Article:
Yitzchok Zilberstein

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Rabbi Yitzchok Zilberstein
הרב יצחק זילברשטיין קורא ללמוד מידי יום משנה יומית שיזם הרב יונה שטנצל זצ"ל.jpg
Rabbi Yitzchok Zilberstein in 2010
Personal details
Birth name Yitzchok Zilberstein
Born 1934
Bendin, Poland
Nationality Israel
Denomination Haredi
Parents Rabbi Dovid Yosef and Rachel Zilberstein
Spouse Aliza Shoshana Eliashiv (1936–1999); remarried to Toby Tiberger
Children Avrohom
Arye
Leah
Occupation Posek, Rosh Kollel

Yitzchok Zilberstein (Hebrew: יצחק זילברשטיין‎, also spelled Silberstein) (born 1934) is a prominent Orthodox rabbi, posek (Jewish legal authority)[1] and expert in medical ethics.[2] He is the av beis din of the Ramat Elchanan neighborhood of Bnei Brak, the Rosh Kollel of Kollel Bais David in Holon,[3] and the Rav of Mayanei Hayeshua Hospital in Bnei Brak.[4] His opinion is frequently sought and quoted on all matters of halakha for the Israeli Lithuanian yeshiva community.

Biography[edit]

Zilberstein was born in Bendin, Poland to Rabbi Dovid Yosef and Rachel Zilberstein. The family emigrated to Palestine while he was a young boy, and he studied in the Etz Chaim Yeshiva in Jerusalem under Rabbi Aryeh Levin. In his teen years Zilberstein studied in the Slabodka yeshiva in Bnei Brak, where he became a student of Rabbi Yehezkel Abramsky, who gave him rabbinic ordination.

He married Aliza Shoshana Eliashiv (1936–1999),[5] a daughter of Rabbi Yosef Shalom Eliashiv and granddaughter of Rabbi Aryeh Levin. She assumed full responsibility for the material management of her household and encouraged him to continue studying Torah.[5] They began their married life in Bnei Brak, where Rabbi Zilberstein studied in the kollel attached to his alma mater and received another rabbinic ordination by the leading posek of Bnei Brak, Rabbi Shmuel Wosner. Subsequently, Zilberstein moved his family to Switzerland, where he served as a rosh mesivta and maggid shiur in the Yeshiva of Lucerne[5] for several years.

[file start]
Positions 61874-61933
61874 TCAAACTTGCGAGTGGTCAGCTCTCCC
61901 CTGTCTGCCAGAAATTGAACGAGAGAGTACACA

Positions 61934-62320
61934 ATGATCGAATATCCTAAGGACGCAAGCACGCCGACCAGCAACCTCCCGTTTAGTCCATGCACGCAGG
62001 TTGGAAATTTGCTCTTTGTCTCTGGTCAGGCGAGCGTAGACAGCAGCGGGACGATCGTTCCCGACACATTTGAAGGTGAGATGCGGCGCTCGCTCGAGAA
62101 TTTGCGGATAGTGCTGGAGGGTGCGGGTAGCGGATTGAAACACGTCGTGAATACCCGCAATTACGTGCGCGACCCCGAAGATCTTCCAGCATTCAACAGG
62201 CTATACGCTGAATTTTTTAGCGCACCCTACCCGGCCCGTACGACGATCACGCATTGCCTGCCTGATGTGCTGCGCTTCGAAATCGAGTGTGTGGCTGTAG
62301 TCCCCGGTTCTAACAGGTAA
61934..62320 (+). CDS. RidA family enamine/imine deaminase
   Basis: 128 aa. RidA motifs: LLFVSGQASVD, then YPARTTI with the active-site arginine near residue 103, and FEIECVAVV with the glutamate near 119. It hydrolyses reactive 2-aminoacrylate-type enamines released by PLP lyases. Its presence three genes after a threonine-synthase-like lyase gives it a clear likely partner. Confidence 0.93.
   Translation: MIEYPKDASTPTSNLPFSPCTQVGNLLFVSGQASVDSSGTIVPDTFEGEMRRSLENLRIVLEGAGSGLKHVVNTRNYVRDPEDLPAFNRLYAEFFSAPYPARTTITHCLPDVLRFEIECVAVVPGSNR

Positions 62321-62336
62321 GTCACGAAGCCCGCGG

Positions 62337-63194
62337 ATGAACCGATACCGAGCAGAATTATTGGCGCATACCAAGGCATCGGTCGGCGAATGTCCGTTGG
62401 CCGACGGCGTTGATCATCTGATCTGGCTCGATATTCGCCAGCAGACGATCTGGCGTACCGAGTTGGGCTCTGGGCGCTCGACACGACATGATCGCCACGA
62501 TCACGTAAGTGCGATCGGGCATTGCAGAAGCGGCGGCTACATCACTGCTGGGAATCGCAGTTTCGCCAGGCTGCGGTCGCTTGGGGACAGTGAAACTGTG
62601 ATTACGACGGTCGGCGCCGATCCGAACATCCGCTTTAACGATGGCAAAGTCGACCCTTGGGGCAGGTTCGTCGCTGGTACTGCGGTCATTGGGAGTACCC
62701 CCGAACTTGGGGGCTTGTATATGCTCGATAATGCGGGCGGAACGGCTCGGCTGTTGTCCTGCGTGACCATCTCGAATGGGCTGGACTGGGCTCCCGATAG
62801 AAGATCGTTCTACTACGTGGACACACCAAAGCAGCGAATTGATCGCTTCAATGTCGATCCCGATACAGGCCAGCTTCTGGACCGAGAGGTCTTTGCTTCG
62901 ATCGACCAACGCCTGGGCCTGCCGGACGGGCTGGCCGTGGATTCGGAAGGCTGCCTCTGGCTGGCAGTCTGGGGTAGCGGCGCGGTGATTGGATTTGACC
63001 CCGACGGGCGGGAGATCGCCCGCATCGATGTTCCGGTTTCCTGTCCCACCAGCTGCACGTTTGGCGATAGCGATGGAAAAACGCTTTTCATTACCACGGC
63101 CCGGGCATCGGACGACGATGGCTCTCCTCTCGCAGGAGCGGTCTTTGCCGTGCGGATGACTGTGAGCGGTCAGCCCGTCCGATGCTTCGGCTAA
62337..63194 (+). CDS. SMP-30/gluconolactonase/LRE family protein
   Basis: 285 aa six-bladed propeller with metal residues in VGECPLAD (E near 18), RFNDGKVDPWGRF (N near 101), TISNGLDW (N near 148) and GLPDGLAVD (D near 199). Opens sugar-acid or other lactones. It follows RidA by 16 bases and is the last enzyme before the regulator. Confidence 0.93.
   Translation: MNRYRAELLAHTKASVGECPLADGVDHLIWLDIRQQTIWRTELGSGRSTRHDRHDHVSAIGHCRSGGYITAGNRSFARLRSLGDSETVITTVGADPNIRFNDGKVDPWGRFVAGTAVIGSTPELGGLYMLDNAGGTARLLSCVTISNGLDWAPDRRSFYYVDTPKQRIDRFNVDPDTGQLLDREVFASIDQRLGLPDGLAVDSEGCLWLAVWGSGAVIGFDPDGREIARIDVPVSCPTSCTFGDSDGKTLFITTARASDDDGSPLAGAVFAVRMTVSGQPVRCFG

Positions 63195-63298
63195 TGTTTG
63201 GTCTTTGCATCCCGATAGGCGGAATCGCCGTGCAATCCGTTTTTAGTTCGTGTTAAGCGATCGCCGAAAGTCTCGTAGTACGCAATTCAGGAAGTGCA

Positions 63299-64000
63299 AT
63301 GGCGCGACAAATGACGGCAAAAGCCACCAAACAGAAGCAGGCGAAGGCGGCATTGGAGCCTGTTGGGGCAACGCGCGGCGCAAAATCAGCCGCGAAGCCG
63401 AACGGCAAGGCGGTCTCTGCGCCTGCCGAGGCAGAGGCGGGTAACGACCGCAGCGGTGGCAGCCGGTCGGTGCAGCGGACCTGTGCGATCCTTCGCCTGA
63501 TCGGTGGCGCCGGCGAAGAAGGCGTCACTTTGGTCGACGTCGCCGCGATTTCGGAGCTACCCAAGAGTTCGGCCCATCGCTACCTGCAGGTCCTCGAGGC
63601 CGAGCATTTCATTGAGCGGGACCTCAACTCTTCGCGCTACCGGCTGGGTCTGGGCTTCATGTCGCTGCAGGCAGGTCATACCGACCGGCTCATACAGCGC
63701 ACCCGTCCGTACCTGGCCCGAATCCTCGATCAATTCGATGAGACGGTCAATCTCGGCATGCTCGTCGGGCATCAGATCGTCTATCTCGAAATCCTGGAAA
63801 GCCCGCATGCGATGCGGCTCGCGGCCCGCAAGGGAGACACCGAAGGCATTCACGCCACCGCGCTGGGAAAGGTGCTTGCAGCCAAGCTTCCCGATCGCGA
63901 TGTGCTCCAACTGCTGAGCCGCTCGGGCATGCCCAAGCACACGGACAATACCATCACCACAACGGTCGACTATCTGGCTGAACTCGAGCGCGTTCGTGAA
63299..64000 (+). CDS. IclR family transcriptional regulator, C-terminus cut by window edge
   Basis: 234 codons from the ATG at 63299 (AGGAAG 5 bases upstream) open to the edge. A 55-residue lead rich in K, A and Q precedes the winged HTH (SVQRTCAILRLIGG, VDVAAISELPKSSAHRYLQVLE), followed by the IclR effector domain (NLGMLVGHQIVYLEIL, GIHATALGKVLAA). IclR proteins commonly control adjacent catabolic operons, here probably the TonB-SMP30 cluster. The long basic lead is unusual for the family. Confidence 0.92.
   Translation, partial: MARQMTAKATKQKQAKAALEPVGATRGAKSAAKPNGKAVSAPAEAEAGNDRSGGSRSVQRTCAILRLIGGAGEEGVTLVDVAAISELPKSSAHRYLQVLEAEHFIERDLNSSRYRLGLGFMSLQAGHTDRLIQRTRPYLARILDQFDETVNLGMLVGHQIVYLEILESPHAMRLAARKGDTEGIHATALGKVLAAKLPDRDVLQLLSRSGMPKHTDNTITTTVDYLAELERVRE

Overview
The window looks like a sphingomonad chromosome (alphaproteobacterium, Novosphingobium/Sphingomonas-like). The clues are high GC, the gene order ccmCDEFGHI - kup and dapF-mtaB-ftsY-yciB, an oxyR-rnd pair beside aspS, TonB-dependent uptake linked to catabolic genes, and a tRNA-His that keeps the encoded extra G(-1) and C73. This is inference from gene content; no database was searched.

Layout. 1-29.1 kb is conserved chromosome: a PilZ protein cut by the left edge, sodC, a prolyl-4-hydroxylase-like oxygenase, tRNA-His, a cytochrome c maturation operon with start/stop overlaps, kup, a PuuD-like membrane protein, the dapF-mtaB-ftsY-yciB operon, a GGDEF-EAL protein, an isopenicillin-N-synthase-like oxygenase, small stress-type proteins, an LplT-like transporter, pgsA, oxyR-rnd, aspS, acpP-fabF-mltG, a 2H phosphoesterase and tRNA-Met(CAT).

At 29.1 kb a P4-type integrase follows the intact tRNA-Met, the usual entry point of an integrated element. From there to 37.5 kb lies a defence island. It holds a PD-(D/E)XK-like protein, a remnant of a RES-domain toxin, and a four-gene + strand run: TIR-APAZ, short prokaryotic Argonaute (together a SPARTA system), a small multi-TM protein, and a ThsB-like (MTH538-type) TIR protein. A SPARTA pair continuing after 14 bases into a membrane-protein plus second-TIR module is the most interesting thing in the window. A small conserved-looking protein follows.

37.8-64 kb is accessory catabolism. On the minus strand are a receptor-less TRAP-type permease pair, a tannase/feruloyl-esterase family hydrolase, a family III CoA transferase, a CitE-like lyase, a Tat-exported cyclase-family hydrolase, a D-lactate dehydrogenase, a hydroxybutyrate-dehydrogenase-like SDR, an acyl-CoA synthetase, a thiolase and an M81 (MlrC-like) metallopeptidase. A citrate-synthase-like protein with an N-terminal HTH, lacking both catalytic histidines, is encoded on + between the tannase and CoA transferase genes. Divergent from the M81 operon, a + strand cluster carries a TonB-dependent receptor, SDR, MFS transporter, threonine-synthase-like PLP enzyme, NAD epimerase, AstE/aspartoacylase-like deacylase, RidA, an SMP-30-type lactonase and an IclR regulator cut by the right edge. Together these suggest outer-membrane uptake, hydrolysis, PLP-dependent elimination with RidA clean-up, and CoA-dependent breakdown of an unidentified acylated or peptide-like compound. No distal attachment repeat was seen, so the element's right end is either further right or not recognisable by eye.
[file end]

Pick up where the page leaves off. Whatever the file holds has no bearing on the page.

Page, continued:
Upon their return to Israel, Zilberstein headed the Bais David Institutions in Holon, a largely secular city where he exerted a great influence over the entire community through his shiurim (Torah lectures), including a monthly shiur which he gave to religious and secular doctors on the topic of healing and halacha. In 1981 he was appointed Rav and av beis din of the Ramat Elchanan neighborhood of Bnei Brak.[5]

Family[edit]

After the death of his first wife at the age of 63 in 1999,[5] he remarried Toby Tiberger and moved to her home in Ramat Gan. His sons, Avraham and Aryeh, are well-known rabbis and rosh yeshivas in Israel; his daughter, Leah, is married to Rabbi Dovid Kook.

Current activities[edit]

Rabbi Zilberstein is an acknowledged halachic authority and is renowned as an expert in medical issues related to halacha, including organ transplant, abortion,[6][7] in vitro fertilization,[8] and multi-fetal pregnancy reduction.[9] He is a regular speaker at the annual Jerusalem Center for Research Yarchei Kallah on Medicine and Halacha.[10]

In 1999 Rabbi Zilberstein was appointed to a special beis din composed of leading Orthodox halachic authorities who convened to study the effects of the Internet on Orthodox families and students. This beis din issued a daas Torah (Torah proclamation) against the use of the computer for entertainment — such as video games and films — rather than for business purposes.[11] In 2009 Rabbi Zilberstein was a member of a committee which investigated conversion and civil marriage in Israel and gave its recommendations to Rabbi Yosef Shalom Eliashiv prior to his rendering a psak (halachic decision) on the issue.[12]

Popular appeal[edit]